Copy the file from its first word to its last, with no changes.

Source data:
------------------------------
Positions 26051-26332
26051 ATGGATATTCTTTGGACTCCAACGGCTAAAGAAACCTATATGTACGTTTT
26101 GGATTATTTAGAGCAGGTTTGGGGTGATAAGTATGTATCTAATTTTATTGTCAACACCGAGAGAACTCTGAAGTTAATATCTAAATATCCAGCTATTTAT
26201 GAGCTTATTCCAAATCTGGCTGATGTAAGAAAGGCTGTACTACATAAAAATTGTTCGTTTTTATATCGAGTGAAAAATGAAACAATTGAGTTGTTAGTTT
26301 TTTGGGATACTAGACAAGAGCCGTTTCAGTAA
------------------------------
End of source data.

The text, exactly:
Positions 26051-26332
26051 ATGGATATTCTTTGGACTCCAACGGCTAAAGAAACCTATATGTACGTTTT
26101 GGATTATTTAGAGCAGGTTTGGGGTGATAAGTATGTATCTAATTTTATTGTCAACACCGAGAGAACTCTGAAGTTAATATCTAAATATCCAGCTATTTAT
26201 GAGCTTATTCCAAATCTGGCTGATGTAAGAAAGGCTGTACTACATAAAAATTGTTCGTTTTTATATCGAGTGAAAAATGAAACAATTGAGTTGTTAGTTT
26301 TTTGGGATACTAGACAAGAGCCGTTTCAGTAA